Here, talents of money are synonymous with capitals. And talented men are synonymous with capitalists.
    The parable of the talents is parable was related by Jesus. In the parable, mater is just Jesus.
    My conclusion is that Jesus very loved talented men or capitalists.
    And Jesus threw the useless servant (untalented man) into the darkness outside, where there will be wailing and grinding of teeth./.

  3. Anne says:

    The gift of our redemption came in a strange package –ignominy, blood, crown on thorns, abandonment , humiliation, thirst, mockery, scourging, a Mother’s agony, darkness, earthquake, exhaustion. God could have accomplished the redemption a different way. Yet this was The Way. I have been trying to walk with Jesus and his Mother and view all that comes to me as a gift. This is the only way I can survive the unexpected things that have happened to our family this summer.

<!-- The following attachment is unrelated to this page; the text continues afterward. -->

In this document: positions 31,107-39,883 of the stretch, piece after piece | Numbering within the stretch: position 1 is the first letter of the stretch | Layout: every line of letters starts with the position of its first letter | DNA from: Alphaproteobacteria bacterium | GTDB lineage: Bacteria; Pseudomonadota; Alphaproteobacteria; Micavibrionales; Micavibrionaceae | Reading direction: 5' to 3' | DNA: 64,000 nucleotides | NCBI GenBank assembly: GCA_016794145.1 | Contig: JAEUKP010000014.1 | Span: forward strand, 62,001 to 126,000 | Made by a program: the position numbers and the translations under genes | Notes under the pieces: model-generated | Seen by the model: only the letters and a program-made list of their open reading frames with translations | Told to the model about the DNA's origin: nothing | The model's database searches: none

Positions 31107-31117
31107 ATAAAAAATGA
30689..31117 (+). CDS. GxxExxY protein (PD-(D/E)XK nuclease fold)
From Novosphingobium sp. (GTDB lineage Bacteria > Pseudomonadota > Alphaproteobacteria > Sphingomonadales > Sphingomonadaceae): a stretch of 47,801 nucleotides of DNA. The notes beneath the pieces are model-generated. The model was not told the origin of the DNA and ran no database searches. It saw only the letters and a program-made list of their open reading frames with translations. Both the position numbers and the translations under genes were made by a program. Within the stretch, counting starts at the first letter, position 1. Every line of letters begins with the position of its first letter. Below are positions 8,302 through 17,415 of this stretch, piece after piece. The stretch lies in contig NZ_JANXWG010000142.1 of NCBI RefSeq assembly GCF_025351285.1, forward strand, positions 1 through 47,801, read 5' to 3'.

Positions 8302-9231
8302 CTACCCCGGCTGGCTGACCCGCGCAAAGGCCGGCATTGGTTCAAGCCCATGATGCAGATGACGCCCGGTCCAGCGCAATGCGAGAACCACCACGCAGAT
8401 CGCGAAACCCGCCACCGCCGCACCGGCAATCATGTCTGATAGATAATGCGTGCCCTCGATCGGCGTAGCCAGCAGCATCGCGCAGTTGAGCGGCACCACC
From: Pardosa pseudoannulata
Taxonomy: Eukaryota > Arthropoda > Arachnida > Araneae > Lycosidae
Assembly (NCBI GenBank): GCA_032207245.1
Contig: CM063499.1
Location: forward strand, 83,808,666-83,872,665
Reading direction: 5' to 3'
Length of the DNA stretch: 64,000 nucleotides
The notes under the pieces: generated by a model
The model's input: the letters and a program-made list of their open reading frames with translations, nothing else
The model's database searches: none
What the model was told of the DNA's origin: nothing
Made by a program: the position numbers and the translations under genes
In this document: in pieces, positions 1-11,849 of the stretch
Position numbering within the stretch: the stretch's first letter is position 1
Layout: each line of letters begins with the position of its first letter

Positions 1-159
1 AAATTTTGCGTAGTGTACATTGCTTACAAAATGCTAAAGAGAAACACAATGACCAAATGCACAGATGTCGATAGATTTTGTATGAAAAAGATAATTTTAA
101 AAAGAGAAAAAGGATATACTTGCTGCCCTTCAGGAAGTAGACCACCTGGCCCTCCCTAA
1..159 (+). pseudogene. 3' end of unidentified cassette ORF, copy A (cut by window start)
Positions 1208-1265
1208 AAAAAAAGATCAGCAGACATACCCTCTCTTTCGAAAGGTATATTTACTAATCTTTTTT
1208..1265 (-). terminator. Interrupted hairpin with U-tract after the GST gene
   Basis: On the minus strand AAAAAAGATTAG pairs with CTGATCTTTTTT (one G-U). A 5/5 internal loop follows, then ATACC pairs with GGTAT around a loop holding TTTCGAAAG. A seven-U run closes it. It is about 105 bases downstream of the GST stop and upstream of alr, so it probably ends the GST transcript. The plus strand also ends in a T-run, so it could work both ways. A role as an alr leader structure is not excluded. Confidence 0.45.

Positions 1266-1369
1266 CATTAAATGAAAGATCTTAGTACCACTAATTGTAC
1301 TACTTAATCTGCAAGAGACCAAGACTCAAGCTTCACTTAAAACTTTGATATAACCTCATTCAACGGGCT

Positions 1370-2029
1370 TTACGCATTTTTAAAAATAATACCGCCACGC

4. Nick says:

    Blessed be the wood of the Holy Cross
    On Which our Savior redeemed the world

  5. Cynthia BC says:

    When I was in high school, a friend and I gave another friend a record for her birthday (which tells you how long ago high schoo was…). So that it would not be readily apparent that the gift was a record, we constructed a pyramid-shaped box out of styrofoam, using the record as a base. We actually had to *gasp* use math during the summer so that we could trim the styrofoam at the correct angles.

    I have long since forsaken my creative gift-packaging for the ubiqitous re-usable gift bag. Plop in the gift, cover with tissue paper, done!

    Perhaps I should put more thought into the packaging, in hopes of giving c the same insight that Msgr Pope had as a child.

  6. Peter Wolczuk says:

    When I was a child I often enjoyed playing with the box which the gift came in. Since becoming an adult (kinda sort of) I’ve heard that this is common.

  7. Leticia Velasquez says:

    Last week, God sent me a gift in an unusual package. It was a retreat from technology, a quiet time to enjoy my family, read, pray, and learn new skills together. It was the massive power outage in the wake of Hurricane Irene!